Hossain, Muhammad Shazzad (The University of Western Australia) | Ngo, Vinh Triet (The University of Western Australia) | Kim, Youngho (The University of Western Australia) | Cassidy, Mark Jason (The University of Western Australia)
This paper reports a measure for easing spudcan-footprint interaction issues, with the efficiency of perforation drilling tested through model tests carried out at 1g. The soil conditions tested simulate a moderate seabed strength profile close to the mudline, with undrained shear strength of 25 kPa. The most critical reinstallation location of 1D (D = spudcan diameter) was investigated. An existing footprint depth of 0.66D was considered, with the evidence from a half-spudcan test. A ‘shower head’ apparatus was employed to perform perforation drilling operation on an optimized pattern. Three spudcan tests were conducted on un-perforated footprint, perforated footprint and level ground. The spudcan was rigidly connected to a leg instrumented by three sets of bending strain gauges and one set of axial strain gauges to record the vertical load applied and the bending moment generated during testing. Free lateral displacement of the leg was allowed during the installation. The removal of soil (through perforation) inside the spudcan perimeter, with an area of 9% perforated, reduced the induced maximum moment and horizontal sliding distance by 39% and 23~52% respectively. This was supported by the observed failure mechanisms: catastrophic sliding failure turned to a near vertical penetration.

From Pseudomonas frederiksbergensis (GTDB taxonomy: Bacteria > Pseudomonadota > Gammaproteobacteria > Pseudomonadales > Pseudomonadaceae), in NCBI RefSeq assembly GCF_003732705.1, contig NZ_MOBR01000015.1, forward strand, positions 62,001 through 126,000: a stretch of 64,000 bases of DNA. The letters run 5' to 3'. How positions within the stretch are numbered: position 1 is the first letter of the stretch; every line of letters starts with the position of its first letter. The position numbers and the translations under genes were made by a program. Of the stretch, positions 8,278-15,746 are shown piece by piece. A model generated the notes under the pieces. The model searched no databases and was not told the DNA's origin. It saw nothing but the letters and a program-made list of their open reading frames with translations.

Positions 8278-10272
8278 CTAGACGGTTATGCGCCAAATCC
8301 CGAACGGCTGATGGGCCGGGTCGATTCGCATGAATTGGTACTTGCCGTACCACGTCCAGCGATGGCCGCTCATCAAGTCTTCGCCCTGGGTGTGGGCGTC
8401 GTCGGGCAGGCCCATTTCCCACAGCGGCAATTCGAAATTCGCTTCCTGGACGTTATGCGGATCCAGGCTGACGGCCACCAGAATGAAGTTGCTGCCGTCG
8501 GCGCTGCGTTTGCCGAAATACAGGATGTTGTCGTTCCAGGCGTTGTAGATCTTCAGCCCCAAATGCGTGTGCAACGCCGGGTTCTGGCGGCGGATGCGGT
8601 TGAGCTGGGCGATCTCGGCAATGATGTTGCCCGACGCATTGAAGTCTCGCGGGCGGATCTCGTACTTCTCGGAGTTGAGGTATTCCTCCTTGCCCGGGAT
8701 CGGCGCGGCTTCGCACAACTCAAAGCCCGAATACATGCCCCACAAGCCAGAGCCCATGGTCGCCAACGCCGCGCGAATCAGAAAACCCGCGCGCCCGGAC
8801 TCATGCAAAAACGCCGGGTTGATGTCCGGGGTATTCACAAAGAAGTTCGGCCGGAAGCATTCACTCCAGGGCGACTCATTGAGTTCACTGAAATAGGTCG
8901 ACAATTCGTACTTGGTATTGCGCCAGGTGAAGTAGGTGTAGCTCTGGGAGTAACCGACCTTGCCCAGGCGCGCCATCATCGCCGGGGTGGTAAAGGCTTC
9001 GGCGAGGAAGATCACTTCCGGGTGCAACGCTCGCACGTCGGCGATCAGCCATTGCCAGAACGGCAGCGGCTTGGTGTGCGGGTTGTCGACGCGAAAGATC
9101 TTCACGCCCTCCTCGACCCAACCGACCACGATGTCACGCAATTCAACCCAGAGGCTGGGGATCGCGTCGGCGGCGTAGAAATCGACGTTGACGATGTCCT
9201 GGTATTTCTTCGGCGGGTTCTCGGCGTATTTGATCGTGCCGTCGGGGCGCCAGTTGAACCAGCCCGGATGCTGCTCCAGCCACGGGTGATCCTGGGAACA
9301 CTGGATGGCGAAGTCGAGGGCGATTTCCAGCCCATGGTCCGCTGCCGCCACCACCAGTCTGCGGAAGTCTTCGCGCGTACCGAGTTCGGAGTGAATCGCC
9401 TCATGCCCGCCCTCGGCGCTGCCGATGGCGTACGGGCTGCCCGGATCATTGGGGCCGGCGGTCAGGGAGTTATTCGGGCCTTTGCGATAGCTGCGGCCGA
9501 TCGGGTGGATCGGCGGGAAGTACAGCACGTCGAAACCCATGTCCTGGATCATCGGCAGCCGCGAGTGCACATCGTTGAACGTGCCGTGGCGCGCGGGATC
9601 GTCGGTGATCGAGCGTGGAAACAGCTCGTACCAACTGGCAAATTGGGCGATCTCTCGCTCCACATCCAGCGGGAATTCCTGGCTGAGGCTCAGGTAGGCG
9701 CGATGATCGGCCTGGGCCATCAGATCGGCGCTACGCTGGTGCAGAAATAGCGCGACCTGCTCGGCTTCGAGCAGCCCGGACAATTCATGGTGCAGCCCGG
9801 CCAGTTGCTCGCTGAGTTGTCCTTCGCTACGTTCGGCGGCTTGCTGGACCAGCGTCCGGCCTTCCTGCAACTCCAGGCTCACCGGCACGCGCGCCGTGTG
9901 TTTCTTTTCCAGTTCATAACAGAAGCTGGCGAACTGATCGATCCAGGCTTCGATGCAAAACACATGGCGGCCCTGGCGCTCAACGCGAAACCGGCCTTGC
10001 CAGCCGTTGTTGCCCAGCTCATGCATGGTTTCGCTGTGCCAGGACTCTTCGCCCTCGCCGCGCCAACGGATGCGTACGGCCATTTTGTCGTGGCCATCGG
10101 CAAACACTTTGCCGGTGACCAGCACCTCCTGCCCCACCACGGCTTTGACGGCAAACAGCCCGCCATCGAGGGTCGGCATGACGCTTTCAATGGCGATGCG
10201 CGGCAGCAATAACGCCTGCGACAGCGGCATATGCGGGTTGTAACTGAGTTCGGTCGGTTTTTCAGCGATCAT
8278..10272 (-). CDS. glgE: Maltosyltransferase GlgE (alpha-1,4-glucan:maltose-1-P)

‘Mobile’ Jack-Up Rig and Spudcan-Footprint Interaction Issues
Most offshore drilling in shallow to moderate water depths (< 150 m) is performed from self-elevating jack-up rigs due to their proven flexibility, mobility and cost-effectiveness (CLAROM, 1993; Randolph et al., 2005). Today’s jack-ups typically consist of a buoyant triangular platform supported by three independent truss legs, each attached to a large 10 to 20 m diameter spudcan. After the completion of the task, the legs are retracted from the seabed, leaving depressions (referred to as a crater or ‘footprint’) at the site, as shown in Figure 1. Jack-ups often return to sites where previous operations have left footprint in the seabed. This is, for examples, to drill additional wells or service existing wells; installing structures such as jackets, wind turbines (Killalea 2002; Osborne and Paisley 2002; InSafeJIP 2010).
Hossain, Muhammad Shazzad (U. of Western Australia) | Randolph, Mark Felton (U. of Western Australia) | Safinus, Stefanus (U. of Western Australia) | Cassidy, Mark Jason (U. of Western Australia) | Krisdani, Henry (Keppel Offshore & Marine) | Purwana, Okky Ahmad (Keppel Offshore Technology Development) | Quah, Matthew